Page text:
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Pope Liberius

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Title: Pope Liberius  
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Subject: Pope Damasus I, Pope Julius I, 350s, August 27 (Eastern Orthodox liturgics), Pope Anastasius II
Collection: 366 Deaths, 4Th-Century Archbishops, 4Th-Century Popes, 4Th-Century Romans, Popes, Year of Birth Unknown
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Pope Liberius

Pope
Liberius
Papacy began 17 May 352
Papacy ended 24 September 366
Predecessor Julius I
Successor Damasus I
Personal details
Birth name Liberius
Died 24 September 366(366-09-24)
Papal styles of
Pope Liberius
Reference style His Holiness
Spoken style Your Holiness
Religious style Holy Father
Posthumous style none

Pope Liberius (died 24 September 366) was Pope from 17 May 352 to his death in 366.[1] According to the Catalogus Liberianus, he was consecrated on 22 May as the successor of Pope Julius I.

Contents

  • Life 1
  • Legacy 2
  • Notes 3
  • References 4
  • External links 5

Life

He is not mentioned as a saint in the Roman Martyrology. His first recorded act was, after a synod had been held at Rome, to write to Emperor Constantius II, then in quarters at Arles (353–354), asking that a council might be called at Aquileia with reference to the affairs of Athanasius of Alexandria, but his messenger Vincentius of Capua was compelled by the emperor at a conciliabulum held in Arles to subscribe against his will to a condemnation of the orthodox patriarch of Alexandria.[1]

At the end of an exile of more than two years in

Catholic Church titles
Preceded by
Julius I
Bishop of Rome
Pope

352–366
Succeeded by
Damasus I
  • Translation of Jaffe-Kaltenbrunner's Register of the Roman Pontiff.

External links

  •  

References

  1. ^ a b c d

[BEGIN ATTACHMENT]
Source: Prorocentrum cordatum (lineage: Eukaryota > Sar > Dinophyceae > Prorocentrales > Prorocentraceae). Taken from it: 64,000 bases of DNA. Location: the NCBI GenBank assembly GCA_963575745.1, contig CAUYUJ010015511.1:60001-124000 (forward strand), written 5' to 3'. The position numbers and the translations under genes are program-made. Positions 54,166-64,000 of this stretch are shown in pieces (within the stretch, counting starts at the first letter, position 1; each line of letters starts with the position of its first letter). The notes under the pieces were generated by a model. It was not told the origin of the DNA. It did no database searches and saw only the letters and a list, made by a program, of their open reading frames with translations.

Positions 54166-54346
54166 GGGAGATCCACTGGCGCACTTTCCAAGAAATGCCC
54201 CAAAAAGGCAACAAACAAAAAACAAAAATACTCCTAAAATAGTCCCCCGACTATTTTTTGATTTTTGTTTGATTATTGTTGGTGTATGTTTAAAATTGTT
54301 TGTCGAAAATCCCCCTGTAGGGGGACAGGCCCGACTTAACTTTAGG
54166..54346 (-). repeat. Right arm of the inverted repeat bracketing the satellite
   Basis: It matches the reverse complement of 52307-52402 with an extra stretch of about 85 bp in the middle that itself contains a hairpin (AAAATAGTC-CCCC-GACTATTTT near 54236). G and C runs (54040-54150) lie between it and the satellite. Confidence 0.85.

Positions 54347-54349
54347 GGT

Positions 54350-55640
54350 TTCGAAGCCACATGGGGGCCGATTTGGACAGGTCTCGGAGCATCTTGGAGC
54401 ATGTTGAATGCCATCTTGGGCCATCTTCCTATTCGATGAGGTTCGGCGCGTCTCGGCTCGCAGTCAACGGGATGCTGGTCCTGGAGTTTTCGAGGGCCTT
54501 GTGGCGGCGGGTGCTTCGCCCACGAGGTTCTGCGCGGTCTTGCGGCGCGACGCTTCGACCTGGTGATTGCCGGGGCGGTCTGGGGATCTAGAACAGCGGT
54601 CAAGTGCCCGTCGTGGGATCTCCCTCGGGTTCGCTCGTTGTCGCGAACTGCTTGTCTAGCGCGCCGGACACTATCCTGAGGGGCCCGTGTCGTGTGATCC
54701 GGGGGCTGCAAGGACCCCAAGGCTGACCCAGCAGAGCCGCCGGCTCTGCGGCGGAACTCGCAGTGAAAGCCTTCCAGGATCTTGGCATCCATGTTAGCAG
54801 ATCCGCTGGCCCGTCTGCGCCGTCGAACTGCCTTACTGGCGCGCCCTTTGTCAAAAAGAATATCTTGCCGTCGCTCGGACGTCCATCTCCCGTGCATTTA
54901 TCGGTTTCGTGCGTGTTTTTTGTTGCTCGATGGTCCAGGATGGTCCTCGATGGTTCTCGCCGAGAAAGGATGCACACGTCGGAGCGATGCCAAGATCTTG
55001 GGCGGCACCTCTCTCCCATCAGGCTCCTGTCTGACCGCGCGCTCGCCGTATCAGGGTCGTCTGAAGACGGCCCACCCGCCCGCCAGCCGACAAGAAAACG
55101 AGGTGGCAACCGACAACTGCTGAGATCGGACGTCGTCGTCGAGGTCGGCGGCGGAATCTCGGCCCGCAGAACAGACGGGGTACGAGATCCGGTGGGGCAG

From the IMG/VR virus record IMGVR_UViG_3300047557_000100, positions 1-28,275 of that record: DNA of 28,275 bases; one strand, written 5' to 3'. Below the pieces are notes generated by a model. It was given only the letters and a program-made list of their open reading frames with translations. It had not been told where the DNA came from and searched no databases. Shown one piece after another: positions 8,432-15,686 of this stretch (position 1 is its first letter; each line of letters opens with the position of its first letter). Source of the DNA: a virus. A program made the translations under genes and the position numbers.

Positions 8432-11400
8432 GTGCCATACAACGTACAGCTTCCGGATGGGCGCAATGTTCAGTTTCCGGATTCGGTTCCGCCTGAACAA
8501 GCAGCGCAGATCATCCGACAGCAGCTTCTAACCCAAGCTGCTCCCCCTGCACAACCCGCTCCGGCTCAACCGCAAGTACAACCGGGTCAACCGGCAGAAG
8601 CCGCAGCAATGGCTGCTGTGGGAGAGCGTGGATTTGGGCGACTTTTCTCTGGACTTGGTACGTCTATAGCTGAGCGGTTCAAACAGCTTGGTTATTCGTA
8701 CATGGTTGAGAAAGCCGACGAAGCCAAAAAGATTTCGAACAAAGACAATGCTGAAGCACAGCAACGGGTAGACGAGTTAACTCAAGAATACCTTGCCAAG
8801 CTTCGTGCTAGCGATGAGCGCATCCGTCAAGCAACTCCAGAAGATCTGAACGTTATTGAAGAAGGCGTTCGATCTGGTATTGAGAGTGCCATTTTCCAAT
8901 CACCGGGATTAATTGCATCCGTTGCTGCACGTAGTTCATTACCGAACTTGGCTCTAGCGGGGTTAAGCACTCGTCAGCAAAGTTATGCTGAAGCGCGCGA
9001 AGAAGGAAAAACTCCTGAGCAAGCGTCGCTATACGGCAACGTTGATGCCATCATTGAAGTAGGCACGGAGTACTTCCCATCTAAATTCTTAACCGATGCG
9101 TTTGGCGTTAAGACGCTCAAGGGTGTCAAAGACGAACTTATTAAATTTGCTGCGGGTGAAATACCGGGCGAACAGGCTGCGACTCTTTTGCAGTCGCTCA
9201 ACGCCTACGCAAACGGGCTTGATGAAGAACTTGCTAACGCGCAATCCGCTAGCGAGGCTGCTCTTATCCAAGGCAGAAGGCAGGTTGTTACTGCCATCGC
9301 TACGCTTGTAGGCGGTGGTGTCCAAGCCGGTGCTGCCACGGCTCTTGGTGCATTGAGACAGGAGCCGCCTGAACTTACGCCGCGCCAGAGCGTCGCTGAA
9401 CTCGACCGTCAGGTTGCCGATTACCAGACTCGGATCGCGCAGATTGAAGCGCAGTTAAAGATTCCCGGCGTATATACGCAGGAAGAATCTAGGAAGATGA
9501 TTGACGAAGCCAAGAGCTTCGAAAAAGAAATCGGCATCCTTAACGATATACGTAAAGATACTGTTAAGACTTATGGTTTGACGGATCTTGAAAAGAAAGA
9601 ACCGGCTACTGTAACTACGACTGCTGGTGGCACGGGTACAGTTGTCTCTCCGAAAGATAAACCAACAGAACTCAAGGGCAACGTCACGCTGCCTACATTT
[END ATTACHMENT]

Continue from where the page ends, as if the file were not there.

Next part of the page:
2. ^ Byfiend, Ted, ed. Darkness Descends, pg. 35
  3. ^  
  4. ^ "On Monday, August 27, 2012 we celebrate". Online Chapel. Greek Orthodox Archdiocese of America. Retrieved August 14, 2012. 

Notes

The Basilica di Santa Maria Maggiore in Rome is sometimes referred to as the Liberian Basilica.

In the Eastern Orthodox Church, he is a saint whose feast is celebrated on August 27.[4]

Pope Pius IX noted in Quartus Supra that Liberius was falsely accused by the Arians and he had refused to condemn Athanasius of Alexandria[1]. In his encyclical Principi Apostolorum Petro, Pope Benedict XV noted that Pope Liberius went fearlessly into exile in defence of the orthodox faith. [2]

Legacy

Some historians have postulated that Liberius resigned the papacy in 365, in order to make sense of the reign of Antipope Felix II.[3]

After the death of the Emperor Constantius in 361, Liberius annulled the decrees of that assembly but, with the concurrence of bishops Athanasius and Hilary of Poitiers, retained the bishops who had signed and then withdrew their adherence. In 366, Liberius gave a favourable reception to a deputation of the Eastern episcopate, and admitted into his communion the more moderate of the old Arian party. He died on 24 September 366.[1]

[1] (359).Council of Rimini, a year passed before Liberius was sent to Rome. It was the emperor's intention that Liberius should govern the Church jointly with Felix, but on the arrival of Liberius, Felix was expelled by the Roman people. Neither Liberius nor Felix took part in the Antipope Felix II the emperor recalled him, but, as the Roman See was officially occupied by [2]

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